Emma being put through her paces
©Healy Racing Photos
Leading dancer Emma O'Kane and WillFredd Theatre are preparing for show entitled Jockey, which will come to theatres nationwide in May 2015. Emma's been learning to ride for the project, as well as researching her grandfather Phillip de Burgh O' Brien, a bloodstock agent and racing journalist who died before she was born.
BLOG POST 3 - Phillip and The Simulator
I finish my first riding lesson glowing with pride that I managed a rising trot. Now I'm off to RACE where Helen O' Sullivan has kindly agreed to show us around. We are introduced to Tony Denvir who is the general manager. Helen is a truly passionate champion of racing education as is Tony, and RACE is an amazing facility. It's very evident that the success of RACE is due to the commitment of people like Helen and Tony who are dedicated to nurturing young talent. The first thing I notice about the simulator room is that it has a wall full of mirrors. I could be in a dance studio. I have spent many years perfecting my technique in front of mirrors, and it makes sense that trainee jockeys would do the same. Helen, as quick as a flash has me up on the simulator. With hands on guidance I'm put into the correct racing position. I understand the posture that is required but it feels awkward. I have to contort my legs inwards, very different to "turning- out" (a ballet term whereby the leg turns out from the hip socket with the knee and heel positioned away from the centre of the body). With work I can achieve this, I think to myself. That's before the simulator was turned on. The switch goes on at the slow speed, it's bearable, and then it's notched up to full. It's not easy, respect to all jockeys! There is a huge amount of leg and core strength required. I feel my quadriceps, gluteal muscles, hip flexors and extensors, hamstrings and calf muscles getting an intense workout. Note to self: must remember to get Radox on the way home and some Epsom salts for good measure. Helen then gets me to stand up, feet in stirrups with the simulator still going. She says this is how the jockeys perfect their balance. I'm safe; Tony has kindly stood by and offered me his hand. It really is an acute sense of balance that is required. Undeterred, I feel like I can do this! Then I see a poster of Ruby Walsh with all of the injuries he has sustained in his jump jockey career. Time for the blinkers to go on!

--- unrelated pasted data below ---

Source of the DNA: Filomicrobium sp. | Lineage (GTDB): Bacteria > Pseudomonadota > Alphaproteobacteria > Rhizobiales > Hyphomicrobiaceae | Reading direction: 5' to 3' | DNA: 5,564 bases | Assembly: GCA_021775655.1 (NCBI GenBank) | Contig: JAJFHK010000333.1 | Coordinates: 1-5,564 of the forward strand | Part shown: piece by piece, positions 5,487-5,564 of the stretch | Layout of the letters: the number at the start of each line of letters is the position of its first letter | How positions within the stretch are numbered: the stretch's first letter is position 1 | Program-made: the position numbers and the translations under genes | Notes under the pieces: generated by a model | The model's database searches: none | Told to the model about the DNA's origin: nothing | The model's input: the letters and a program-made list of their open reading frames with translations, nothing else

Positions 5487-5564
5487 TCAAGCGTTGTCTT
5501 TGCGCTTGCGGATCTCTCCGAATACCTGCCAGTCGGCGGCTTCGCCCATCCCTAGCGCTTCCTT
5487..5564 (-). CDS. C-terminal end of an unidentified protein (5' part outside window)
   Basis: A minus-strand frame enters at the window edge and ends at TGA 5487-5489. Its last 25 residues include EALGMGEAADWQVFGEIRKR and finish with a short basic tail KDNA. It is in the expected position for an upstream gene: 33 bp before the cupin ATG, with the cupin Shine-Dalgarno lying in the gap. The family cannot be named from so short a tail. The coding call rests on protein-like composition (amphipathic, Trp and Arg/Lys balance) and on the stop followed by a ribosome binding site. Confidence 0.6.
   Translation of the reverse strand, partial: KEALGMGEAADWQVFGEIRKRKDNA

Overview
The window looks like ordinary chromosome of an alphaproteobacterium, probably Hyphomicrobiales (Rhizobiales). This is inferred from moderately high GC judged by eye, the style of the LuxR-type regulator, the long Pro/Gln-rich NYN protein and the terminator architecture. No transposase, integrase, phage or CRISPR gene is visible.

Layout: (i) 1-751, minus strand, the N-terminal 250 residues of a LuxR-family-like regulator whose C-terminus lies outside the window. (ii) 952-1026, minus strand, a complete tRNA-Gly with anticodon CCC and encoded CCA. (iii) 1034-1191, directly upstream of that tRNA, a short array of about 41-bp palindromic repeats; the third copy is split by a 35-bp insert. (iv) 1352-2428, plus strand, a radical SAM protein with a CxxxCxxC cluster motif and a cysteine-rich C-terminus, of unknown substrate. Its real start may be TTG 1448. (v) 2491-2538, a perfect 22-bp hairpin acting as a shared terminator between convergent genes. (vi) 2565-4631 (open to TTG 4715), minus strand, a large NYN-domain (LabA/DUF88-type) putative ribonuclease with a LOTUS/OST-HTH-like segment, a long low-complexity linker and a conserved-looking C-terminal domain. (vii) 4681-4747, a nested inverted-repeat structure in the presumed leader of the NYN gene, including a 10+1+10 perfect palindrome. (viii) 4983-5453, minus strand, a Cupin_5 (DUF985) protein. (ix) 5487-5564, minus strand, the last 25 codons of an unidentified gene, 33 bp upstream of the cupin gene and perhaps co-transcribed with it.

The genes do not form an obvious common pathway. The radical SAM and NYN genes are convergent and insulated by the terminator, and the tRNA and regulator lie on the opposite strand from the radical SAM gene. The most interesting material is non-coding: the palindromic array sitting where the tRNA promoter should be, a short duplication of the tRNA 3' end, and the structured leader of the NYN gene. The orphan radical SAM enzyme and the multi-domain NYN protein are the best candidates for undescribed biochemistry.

It feels right being on the Curragh at Copper Beech Stables and at RACE, I'm getting a taste of Phillip's world. Born in Dublin, Phillip worked as a clerk before changing career to pursue his love of racing. He had a successful career as an independent bloodstock agent and racing journalist. Speaking to my mother she would say that he lived for racing. I discover in my research that Phillip, derived from the Greek Philippos means "horse-loving" or "fond of horses". I am in no doubt that it simply was in his blood. Our research thus far has led us from 1946 to 1972 when he was most prolific in his career. Finding out more about Phillip's racing legacy is the second part of my JOCKEY challenge with WillFredd Theatre.
My quest began with a trawl of the Irish Times online archives, where we found one letter to the editor that Phillip wrote in 1946 complaining about misrepresentation of Irish Stallions as British. Phillip attacks another journalist Randolph Churchill (son of Winston Churchill) saying "clearly the work of a non-specialist with, at best, a superficial knowledge of the subject. It is prejudiced, because it does not even pay the smallest tribute to the healthy state of the Irish bloodstock industry." Reading my grandfather's words was like hearing his voice and it was emotional. I get a sense that he was a very knowledgeable and articulate man and if he is willing to put it up to Churchill's son, he really knew his stuff. There is no doubt that he was deeply passionate about horses which is obvious from the letter.
So we had one article, now to find more. Sophie, our director, mentioned Phillip and the project in passing at a West Wicklow hunting event in early 2014 to Charles O' Reilly. Charlie's ears pricked up. "Phillip de Burgh O' Brien, yes, I have some of his articles". The first person to recognise the name! Sophie and I went for dinner with Charlie near Ballymore Eustace in Kildare. Charlie has an archive containing 1960s and 70s copies of The Irish Horseman. We found six articles. It felt like winning the Irish Derby of genealogy! In Phillip's words, "There is more, but space, no doubt, would preclude." Letter to The Irish Times Editor, 1946.
Next week: More of Phillip's articles, his views on jockeys wasting and my first jump!